News | Immigrants drawn to rural meat-packing

Brooks, Alberta is a slaughterhouse town. The town’s largest employer, Lakeside Packers – a meat processing plant acquired by American multinational Tyson Foods in 2001 – staffs about 2,400 employees, including many of Dinka origin from southern Sudan.

Because Dinka society is centred on cattle in bride wealth exchanges and inheritance, some academics consider this employment ironic because Southern Sudanese at the plant slaughter cows.

“The meat-packing world is a harsh world…. It’s physically and psychologically exhausting…. It’s not the kind of work most Canadians want to do,” explained Carol Berger, sessional lecturer in the Anthropology Department at McGill who carried out fieldwork in Brooks between 1999 and 2005 for her masters thesis on southern Sudanese Dinka immigrant workers at Lakeside.

Berger, however, cautioned against romanticizing links between the Dinka and their cattle, explaining that cattle shaped their worldview because it ensured their livelihood.

“[The Dinka in Brooks] are practical people,” Berger said. “[Cattle] are bank accounts on hooves.”

Assured or anticipating employment, foreign workers immigrated to Brooks.

Some of the southern Sudanese in Brooks have bought houses, married, and begun having families, demonstrating a commitment to their lives in Alberta, Berger said. According to Lakeside, some immigrant employees have been with the company for 15 years. ­

Yet over the course of her fieldwork, Berger observed systematic discrimination against some of the Dinka living in Brooks.

“Sudanese have trouble getting rental accommodation, [experience] racial epithets, and simple, stupid prejudice that suggested that people coming from Africa will by definition be a problem… It’s real cowboy county,” she said.

Of the 1,100 visible minorities in Brooks, the majority are Dinka. The 2006 Canadian census reported that 2,080 immigrants live in Brooks, up from 640 in 1991. In the same time frame, Lakeside Packers underwent a massive expansion that saw the installation of machinery capable of slaughtering 4,700 cows daily, creating 1,600 new positions.

The slaughterhouse employees also face difficult work conditions. Lakeside employees may be stationed on the kill floor, where the animals are slaughtered, “on the knife,” where they cut cows into pieces, or on trimming duty where fat is sliced off of slabs of beef. The kill floor is the only area of the plant that isn’t refrigerated at temperatures below 10 degrees Celcius. Some of Berger’s informants who found the cold stressful requested to work on the kill floor where temperatures rise to about 30 degrees.

According to Andrew Plumbly, the Director of Global Action Network, a Canadian environmental organization that investigates the treatment of animals in the meat-packing industry, said slaughterhouses are known for some of the worst working conditions and highest injury rates in the country.

“You’re freezing…there are sharp saws, blades, and the rest of it. It’s hard and dangerous. You slaughter animals that don’t want to be and tend to become very animated,” Plumbly said.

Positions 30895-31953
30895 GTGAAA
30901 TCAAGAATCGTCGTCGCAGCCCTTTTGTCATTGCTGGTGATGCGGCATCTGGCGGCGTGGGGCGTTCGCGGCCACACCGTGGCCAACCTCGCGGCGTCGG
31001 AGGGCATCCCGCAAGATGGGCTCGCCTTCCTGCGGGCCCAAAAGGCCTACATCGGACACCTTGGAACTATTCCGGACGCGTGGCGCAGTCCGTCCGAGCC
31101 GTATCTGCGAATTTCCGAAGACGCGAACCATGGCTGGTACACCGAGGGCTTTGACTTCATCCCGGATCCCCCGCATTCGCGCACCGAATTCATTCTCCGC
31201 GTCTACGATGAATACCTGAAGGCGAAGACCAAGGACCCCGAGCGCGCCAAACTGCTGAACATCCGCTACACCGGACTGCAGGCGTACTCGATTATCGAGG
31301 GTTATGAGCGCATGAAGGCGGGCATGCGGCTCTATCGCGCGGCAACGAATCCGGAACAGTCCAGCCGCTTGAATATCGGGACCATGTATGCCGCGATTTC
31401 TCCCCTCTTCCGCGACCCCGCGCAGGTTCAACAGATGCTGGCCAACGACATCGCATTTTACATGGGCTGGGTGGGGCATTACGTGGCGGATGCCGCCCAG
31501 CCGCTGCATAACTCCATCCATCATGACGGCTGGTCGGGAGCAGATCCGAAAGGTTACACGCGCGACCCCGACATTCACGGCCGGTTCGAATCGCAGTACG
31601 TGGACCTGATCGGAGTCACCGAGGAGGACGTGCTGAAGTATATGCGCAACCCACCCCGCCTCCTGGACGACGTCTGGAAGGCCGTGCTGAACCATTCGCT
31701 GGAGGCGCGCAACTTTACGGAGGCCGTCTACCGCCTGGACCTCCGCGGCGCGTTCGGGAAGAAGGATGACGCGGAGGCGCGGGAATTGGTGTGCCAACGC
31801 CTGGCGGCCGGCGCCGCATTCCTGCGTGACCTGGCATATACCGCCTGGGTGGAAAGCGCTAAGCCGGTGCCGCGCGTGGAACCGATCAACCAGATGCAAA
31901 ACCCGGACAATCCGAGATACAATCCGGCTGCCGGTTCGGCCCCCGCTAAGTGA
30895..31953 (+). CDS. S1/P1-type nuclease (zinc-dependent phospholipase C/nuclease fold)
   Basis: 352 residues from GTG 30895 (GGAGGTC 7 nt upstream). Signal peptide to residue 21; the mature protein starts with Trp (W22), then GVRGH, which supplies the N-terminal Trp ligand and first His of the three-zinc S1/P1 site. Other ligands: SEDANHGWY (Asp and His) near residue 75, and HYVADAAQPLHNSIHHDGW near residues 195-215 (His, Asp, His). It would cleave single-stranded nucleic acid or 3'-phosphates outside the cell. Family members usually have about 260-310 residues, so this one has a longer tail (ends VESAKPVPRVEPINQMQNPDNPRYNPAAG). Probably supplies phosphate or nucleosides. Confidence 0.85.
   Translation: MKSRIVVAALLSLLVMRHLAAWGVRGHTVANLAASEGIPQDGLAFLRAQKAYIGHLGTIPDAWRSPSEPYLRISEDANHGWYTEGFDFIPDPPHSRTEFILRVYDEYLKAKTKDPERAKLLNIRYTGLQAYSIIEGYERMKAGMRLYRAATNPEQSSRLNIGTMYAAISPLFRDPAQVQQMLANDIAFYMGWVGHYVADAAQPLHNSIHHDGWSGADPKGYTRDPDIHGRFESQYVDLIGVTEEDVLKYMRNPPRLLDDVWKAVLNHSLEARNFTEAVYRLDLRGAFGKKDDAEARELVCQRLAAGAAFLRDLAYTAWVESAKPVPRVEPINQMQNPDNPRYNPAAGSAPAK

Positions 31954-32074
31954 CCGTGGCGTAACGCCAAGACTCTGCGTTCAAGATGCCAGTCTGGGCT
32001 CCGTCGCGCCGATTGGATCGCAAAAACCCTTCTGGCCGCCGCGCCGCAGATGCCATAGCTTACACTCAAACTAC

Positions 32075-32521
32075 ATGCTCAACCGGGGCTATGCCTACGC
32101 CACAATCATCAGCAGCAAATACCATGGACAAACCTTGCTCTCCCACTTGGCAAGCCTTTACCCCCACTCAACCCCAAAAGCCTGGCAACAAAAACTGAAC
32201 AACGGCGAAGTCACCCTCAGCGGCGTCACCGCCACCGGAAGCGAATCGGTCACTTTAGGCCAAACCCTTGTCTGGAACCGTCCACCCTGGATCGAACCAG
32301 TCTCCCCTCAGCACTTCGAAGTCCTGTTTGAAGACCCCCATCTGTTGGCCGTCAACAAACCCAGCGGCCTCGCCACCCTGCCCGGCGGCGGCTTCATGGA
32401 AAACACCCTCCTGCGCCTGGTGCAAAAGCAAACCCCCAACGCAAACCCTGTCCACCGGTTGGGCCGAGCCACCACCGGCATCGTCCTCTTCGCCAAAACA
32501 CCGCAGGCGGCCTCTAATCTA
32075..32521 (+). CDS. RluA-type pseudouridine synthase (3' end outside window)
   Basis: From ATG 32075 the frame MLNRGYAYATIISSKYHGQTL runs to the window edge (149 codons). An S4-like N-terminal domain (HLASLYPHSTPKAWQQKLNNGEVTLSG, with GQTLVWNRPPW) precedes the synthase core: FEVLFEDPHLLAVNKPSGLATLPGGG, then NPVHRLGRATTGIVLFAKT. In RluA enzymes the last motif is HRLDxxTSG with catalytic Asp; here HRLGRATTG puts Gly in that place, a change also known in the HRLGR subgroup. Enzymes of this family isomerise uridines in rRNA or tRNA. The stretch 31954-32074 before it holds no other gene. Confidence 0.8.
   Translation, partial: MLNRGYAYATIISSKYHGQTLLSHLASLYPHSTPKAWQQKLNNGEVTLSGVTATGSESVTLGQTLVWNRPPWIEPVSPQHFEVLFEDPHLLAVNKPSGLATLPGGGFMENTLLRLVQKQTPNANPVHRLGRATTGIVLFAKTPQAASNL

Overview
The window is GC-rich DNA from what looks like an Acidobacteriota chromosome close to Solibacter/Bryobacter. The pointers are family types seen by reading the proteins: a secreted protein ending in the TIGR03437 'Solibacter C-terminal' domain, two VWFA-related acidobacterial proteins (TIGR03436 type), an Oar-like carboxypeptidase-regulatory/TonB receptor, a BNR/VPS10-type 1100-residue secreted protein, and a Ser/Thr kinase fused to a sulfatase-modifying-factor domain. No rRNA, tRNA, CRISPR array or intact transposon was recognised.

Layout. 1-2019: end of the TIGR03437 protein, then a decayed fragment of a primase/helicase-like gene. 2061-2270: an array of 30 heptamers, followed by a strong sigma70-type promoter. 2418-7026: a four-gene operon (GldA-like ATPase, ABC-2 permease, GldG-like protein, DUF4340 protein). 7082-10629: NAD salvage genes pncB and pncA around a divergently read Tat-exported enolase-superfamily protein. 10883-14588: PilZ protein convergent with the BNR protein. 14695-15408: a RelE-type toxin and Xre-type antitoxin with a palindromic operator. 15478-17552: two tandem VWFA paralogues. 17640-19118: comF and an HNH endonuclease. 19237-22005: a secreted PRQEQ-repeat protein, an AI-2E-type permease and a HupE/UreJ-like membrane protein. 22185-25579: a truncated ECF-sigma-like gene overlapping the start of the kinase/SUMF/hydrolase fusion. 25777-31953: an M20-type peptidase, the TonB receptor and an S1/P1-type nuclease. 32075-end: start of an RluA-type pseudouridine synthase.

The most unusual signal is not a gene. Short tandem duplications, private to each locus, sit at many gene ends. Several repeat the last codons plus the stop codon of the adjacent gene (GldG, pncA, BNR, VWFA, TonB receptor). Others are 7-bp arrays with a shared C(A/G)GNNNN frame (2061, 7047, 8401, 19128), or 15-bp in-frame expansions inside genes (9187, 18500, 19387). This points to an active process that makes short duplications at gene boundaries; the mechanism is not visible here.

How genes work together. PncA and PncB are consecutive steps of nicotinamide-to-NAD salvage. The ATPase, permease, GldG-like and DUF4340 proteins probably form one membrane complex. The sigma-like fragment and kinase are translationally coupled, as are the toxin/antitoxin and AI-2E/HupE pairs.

Lakeside maintains injuries are few because routine machinery checks are performed nightly. The company has staff doctors constantly on site.

Faced with such difficult work, its high employee turnover rate is not surprising. Chronically understaffed, Lakeside is forced to look outside of Canada for employees like the Dinka. Currently a slaughterhouse recruiting team is on a mission in the Philippines.

A Lakeside employee who requested anonymity explained that the company undertakes recruiting missions across Canada and in the developing world that include numerous information sessions, interviews, and medical exams to place candidates in the appropriate department.

“You go and bring back new workers. We’re always looking,” she said.

Yet recruitment missions targeting foreigners are not characteristic of all slaughterhouses across the country.

Elizabeth Dembil, the general director general of Carrefour de liaison et d’aide multi-ethnique (CLAM), an organization that helps immigrants in Montreal find employment, said meat-packing plants around Montreal are not staffed by immigrants.

“[Slaughterhouses] try to recruit, but [immigrants] are not interested. Canada chooses [immigrants] that are educated…. Are you going ask an engineer to be a meat packer?” she said.

Lilydale, a chicken processing plant 45 minutes outside of Montreal, does not deliberately recruit immigrant workers.

“We collect resumes and hire employees like any other company,” Connie Smart, Lilydale corporate communications manager, said.

Outside the Lilydale plant, older Quebecois women in lab coats and hard hats took smoke breaks while there were no visible minorities in sight.

Statistics Canada’s 2006 census reported that visible minorities make up 22.8 per cent of Quebec’s population, and only 13.9 per cent in Alberta.


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